The 4C may be supercar swift from a standstill, but it’s fairly ordinary as it approaches triple digits. Don’t expect much in the way of aggression as you reach motorway speeds. Above 70mph it seems to run out of puff.
“The lack of power steering occasionally makes manoeuvring an exercise in brute strength.”The 4C isn’t exactly happy at very low speed, either. The lack of power steering occasionally makes manoeuvring an exercise in brute strength, though it does lighten up when you’re on the move. Once mobile, feel through the steering is unfettered to the point of it being distracting. On pock-marked roads, the car has a tendency to chase imperfections, tram lining alarmingly away from its course. At speed you’ll need to maintain high levels of concentration, not to mention a tight grip on the wheel, to keep the 4C straight and true. Its suspension is surprisingly compliant.
The car’s handling is impressive for the most part. It feels agile and grips tenaciously, understeering as its front tyres reach their grip limits. That understeer is easy enough to avoid thanks to the strong brakes, although some may bemoan the lack of pedal travel (it feels like you’re jamming your foot onto a rock rather than a pedal at times). It’s even possible to correct said understeer with a bootload of power, but you’ll need to ensure you keep the engine in its ‘happy place’, or it can feel like an age until the turbo delivers the power necessary to mitigate your understeer.
Bottom line: The 4C is blisteringly quick, a handful to drive on tricky surfaces, slightly gutless at high speed, but tremendous fun (if slightly terrifying) most of the time.
Economy & Environment
Alfa Romeo claims the 4C will return 41.5mpg with 157g/km of CO2 emissions, which is pretty damn impressive for a car with this level of performance. Of course, your own mileage will vary, but if you can resist the urge to bury the accelerator you’ll be pleasantly surprised at how frugal it is – for a sports car.
Equipment & Value
“The sound quality is quite awful due to the rubbish speakers on offer.”The Alfa Romeo 4C’s equipment list is pretty sparse. You get a height and reach adjustable steering wheel, sports seats, remote central locking, a TFT instrument screen, electric door mirrors and that’s pretty much it. It doesn’t even come with a radio as standard. Instead Alfa lists ‘provision’ for a radio; in other words there’s a socket into which they can install a Parrot Asteroid head unit.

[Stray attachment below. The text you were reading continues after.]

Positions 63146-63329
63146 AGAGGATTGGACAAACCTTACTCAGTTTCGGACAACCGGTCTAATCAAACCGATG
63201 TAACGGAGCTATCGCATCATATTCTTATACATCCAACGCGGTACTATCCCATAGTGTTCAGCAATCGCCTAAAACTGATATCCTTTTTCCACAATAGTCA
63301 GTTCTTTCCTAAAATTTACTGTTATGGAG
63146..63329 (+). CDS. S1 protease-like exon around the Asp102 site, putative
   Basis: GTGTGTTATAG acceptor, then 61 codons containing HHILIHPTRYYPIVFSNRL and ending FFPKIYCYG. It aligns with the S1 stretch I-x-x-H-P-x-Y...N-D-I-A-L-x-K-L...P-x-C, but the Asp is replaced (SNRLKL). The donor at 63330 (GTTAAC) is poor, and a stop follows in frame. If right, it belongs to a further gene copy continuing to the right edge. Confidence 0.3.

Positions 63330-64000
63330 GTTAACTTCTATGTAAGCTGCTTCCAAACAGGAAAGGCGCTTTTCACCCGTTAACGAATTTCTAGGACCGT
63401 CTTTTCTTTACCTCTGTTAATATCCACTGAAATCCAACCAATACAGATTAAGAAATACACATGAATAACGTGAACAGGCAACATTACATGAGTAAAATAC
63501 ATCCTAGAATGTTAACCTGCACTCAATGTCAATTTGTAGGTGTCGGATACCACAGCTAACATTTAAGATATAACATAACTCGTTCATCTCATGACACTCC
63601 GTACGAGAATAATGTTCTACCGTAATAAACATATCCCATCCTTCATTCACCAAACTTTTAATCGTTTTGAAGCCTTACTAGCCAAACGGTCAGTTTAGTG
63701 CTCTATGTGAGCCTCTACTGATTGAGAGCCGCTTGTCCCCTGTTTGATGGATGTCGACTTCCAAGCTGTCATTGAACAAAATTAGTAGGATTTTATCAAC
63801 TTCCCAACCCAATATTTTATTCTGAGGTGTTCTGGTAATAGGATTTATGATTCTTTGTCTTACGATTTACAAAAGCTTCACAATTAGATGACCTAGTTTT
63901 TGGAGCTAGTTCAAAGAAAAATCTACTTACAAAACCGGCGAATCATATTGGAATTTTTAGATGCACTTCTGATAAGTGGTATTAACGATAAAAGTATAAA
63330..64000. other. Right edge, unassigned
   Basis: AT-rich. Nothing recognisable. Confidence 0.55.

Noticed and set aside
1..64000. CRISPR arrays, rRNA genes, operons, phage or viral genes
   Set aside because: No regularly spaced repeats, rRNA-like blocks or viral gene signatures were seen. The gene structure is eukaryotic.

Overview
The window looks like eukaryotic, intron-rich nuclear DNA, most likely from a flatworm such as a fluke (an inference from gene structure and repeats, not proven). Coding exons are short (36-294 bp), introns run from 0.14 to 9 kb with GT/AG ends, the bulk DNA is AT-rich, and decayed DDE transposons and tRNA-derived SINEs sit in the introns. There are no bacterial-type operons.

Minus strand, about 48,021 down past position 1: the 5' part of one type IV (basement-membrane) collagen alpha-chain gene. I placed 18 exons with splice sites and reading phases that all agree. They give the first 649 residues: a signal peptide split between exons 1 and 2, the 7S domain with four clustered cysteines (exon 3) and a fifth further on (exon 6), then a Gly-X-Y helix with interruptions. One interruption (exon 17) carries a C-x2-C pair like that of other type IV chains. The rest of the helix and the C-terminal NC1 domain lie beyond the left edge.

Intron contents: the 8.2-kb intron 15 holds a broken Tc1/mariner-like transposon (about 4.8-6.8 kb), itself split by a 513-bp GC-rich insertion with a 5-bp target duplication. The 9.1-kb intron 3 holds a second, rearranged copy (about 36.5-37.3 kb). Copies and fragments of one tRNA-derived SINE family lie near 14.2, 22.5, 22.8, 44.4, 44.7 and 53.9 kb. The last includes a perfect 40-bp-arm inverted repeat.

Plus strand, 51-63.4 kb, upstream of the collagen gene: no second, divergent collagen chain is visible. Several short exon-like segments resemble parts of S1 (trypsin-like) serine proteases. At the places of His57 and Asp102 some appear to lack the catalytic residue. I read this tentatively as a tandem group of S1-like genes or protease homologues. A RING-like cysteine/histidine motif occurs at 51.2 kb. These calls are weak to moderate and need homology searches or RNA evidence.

Fitted to our test car, this unit is clever in many ways, allowing access to a sat-nav, emails, bluetooth and various apps, though the sound quality is quite awful due to the rubbish speakers on offer.
Alfa offers a Racing Pack, which includes racing suspension, racing exhaust, AR Racing tyres, 5-hole alloy wheels and a sports steering wheel. There’s also a luxury pack, which gives you leather and microfibre fabric on the seats as well as bi-LED carbon fibre-clad headlights.
If you’re a rubbish driver, or you’re heavy footed with poor concentration, it’s probably only a matter of time before you crash the 4C. Its lively handling and raw, boisterous nature mean it’s a car best driven with utmost care – as if your life depends on it. That said, it does come with ABS brakes, ASR stability control and a hill holder feature to stop you rolling backwards when you perform hill starts.
It’s also likely to be incredibly strong, thanks to that carbon fibre tub. Should the worst happen, you’ll find driver and passenger airbags deploying reassuringly in your face.
“Just make sure you grow a pair before you start the engine.”The Alfa Romeo 4C might look beautiful and alluring, but make no mistake; it is an absolute animal to drive. Raw, focused, aggressive, it’s the sort of car that requires absolute concentration and commands absolute respect in order to get the most from it. If you’re simply after a sports car you can pose in, you’re probably better off in a Porsche Boxster of some description.
If, on the other hand, you want a car that oozes character, that’s difficult to tame (not to mention jaw-droppingly beautiful) then the 4C could be just the ticket. Just make sure you grow a pair before you start the engine.
|Engine||1.75-litre 4-cylinder turbocharged|
|Acceleration||0-62mph in 4.5 seconds|
|Emissions||157g/km of CO2|